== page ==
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Public Money for Banks Only?

Alabama credit unions fight for Alabama to become the 34th state to allow credit unions to receive public deposits. Their usual adversary: Alabama banks.

Brad Green visits the Listerhill Credit Union site at University of North Alabama. His company can provide a branch office but cannot accept any official business of the school.

Brad Green visits the Listerhill Credit Union site at University of North Alabama. His company can provide a branch office but cannot accept any official business of the school.

Local governments, schools boards, utilities and other public agencies, working to stretch their budgets as the economy struggles, are looking beyond their banks to the higher interest rates and lower loan rates offered by nearby credit unions.

But the member-owned financial cooperatives have had to shun that business because Alabama law limits public deposits to federally insured banks. Credit unions that serve special populations such as teachers find it especially awkward not to be able to serve related organizations such as school boards, whose individual members may be members of the credit unions.

“We haven’t been marketing to public entities, but we have seen an increase in requests from them. We hate to have to turn them away, because our mission is to serve the community,” says Steve Swofford, chief executive officer of Alabama Credit Union, in Tuscaloosa.

Here’s one of many examples playing out across the state. Listerhill Credit Union, based in Muscle Shoals, has a branch office at the University of North Alabama. The process of planning and creating the branch created a strong relation between the credit union and the UNA administration, Brad Green, chief executive officer of the credit union says. “The UNA president talked to me about UNA joining the credit union. It would be so convenient for them with the branch there on campus.

Unfortunately, I had to tell him we were not allowed to serve UNA,” Green says.

Frustrated with the current law, Listerhill, Alabama and many other credit unions across the state have united with the League of Southeastern Credit Unions & Affiliates to work to amend the Security for Alabama Funds Enhancement (SAFE) Act to include federally insured credit unions. “It’s one of our top priorities and will be until a law is passed,” says Jared Ross, vice president of government affairs for the league. “Currently, 33 states allow credit unions to take public deposits. We believe it’s a question of educating Alabama lawmakers.”

On the other side, banks are vehemently fighting to maintain the status quo. “Credit unions have an unfair advantage, because they are tax exempt. We believe that since they are not contributing to the public coffers, they shouldn’t be benefitting from them,” says Scott Latham, chief executive officer of the Alabama Bankers Association.

Credit union leaders like Brad Green hope the Legislature will change laws so they can accept public deposits.

Historically, the banking industry has lobbied to limit the reach of credit unions because of credit unions’ federal and state tax-exempt status. After the credit union system was created by national law in 1934, credit unions were limited to serving specific populations. With legislative changes made in 1982 and 1998, credit unions have been able to expand their membership parameters. “Credit unions want to act like banks until it comes to paying taxes,” Latham says. “When they start paying taxes, we’ll be on a level playing field.”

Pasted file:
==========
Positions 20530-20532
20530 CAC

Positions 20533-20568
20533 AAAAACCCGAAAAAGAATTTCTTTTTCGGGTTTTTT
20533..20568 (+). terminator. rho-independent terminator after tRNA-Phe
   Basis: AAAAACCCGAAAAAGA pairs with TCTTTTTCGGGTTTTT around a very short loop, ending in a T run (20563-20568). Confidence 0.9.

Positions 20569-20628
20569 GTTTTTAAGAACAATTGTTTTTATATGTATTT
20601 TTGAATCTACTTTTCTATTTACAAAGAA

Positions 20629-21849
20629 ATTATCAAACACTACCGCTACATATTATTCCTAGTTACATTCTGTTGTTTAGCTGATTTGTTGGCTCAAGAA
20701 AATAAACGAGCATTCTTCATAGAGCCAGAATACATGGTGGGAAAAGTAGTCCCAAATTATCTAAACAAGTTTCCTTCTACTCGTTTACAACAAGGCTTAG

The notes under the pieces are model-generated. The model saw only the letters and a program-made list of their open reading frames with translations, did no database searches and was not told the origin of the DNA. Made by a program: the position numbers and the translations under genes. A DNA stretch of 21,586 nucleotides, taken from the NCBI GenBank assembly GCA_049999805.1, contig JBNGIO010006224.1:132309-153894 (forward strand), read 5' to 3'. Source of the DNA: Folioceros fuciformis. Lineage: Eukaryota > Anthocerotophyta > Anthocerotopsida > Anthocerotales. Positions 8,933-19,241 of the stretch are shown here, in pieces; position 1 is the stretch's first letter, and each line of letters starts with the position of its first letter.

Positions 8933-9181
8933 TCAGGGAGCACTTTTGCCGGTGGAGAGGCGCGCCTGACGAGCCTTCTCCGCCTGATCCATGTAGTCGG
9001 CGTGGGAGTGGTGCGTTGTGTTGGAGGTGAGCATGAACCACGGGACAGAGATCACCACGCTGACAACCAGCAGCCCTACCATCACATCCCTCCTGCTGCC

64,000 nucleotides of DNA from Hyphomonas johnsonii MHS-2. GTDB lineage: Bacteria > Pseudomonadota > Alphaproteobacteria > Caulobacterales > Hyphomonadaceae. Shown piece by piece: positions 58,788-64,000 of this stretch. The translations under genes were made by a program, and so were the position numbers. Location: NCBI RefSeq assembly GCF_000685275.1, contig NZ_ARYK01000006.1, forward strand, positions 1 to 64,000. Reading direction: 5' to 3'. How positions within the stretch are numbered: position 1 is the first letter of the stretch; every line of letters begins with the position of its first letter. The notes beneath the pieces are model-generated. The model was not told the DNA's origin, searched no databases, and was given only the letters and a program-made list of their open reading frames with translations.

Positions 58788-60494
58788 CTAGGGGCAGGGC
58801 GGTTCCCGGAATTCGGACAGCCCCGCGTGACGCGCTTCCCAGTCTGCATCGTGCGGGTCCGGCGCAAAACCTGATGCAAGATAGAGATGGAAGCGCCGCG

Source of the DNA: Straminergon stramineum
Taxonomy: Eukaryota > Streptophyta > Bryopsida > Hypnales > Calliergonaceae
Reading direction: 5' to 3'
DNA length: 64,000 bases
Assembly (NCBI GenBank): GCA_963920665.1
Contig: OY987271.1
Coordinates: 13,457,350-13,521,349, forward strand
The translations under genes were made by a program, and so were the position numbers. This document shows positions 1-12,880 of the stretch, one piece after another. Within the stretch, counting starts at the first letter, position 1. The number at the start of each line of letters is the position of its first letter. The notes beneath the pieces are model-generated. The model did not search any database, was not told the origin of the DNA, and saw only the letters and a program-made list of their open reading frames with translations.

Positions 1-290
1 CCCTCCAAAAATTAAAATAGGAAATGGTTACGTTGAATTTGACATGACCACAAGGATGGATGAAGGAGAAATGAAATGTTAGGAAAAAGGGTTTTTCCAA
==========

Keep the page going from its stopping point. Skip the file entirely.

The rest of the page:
Latham also says banks have a greater regulatory burden than credit unions. The league disagrees. “Financial cooperatives have also faced greater regulation in recent years and have higher compliance costs, as well,” Ross says.

In addition, Ross points out that although credit unions don’t pay corporate taxes, they do pay sales, payroll and property taxes. Latham says the corporate income tax savings credit unions receive is what allows them to offer better rates. But Ross says financial cooperatives are able to offer better rates because the credit union members, called shareholders, are the owners of the credit union. Banks, on the other hand, are profit-driven entities that are obligated to provide high returns to stockholders, he says.

“Regardless of that, the bottom line is that leaders of public agencies consider themselves stewards of the public’s money, so they want to be able to have access to the best rates,” Ross says.

Last year, legislation to amend Alabama’s SAFE Act to include federally insured credit unions was introduced by Sen. Bill Holtzclaw (R-Madison) and Rep. Mike Ball (R-Madison). The league is working with lawmakers to introduce similar legislation this year. Florida lawmakers also introduced legislation this year to expand public deposit authority to credit unions.

If the law were changed in Alabama, public agencies could not only make deposits to credit unions, they could also take advantage of loan and credit card offers that are now only allowed to credit union members. Green points to stories such as the municipal leader who would like to take advantage of a credit union’s credit card because of its competitive interest rate. “But because credit unions can’t hold any public funds, the credit union can’t take the municipality’s membership deposit, whether it’s $5 or $25,” Green says.

Kathy Hagood is a freelance writer for Business Alabama. She lives in Homewood. 

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